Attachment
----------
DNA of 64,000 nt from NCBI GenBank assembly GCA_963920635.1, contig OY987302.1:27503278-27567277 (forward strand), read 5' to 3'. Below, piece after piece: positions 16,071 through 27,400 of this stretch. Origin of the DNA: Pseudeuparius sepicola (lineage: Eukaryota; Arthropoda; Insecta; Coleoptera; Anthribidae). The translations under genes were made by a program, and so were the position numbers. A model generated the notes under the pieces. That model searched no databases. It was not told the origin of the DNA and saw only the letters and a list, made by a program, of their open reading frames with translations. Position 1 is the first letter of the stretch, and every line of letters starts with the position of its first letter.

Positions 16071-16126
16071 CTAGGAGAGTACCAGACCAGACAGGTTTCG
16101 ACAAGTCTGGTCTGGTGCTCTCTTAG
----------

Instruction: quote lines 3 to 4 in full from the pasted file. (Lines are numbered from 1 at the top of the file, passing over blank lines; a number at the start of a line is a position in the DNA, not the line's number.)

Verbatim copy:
16071 CTAGGAGAGTACCAGACCAGACAGGTTTCG
16101 ACAAGTCTGGTCTGGTGCTCTCTTAG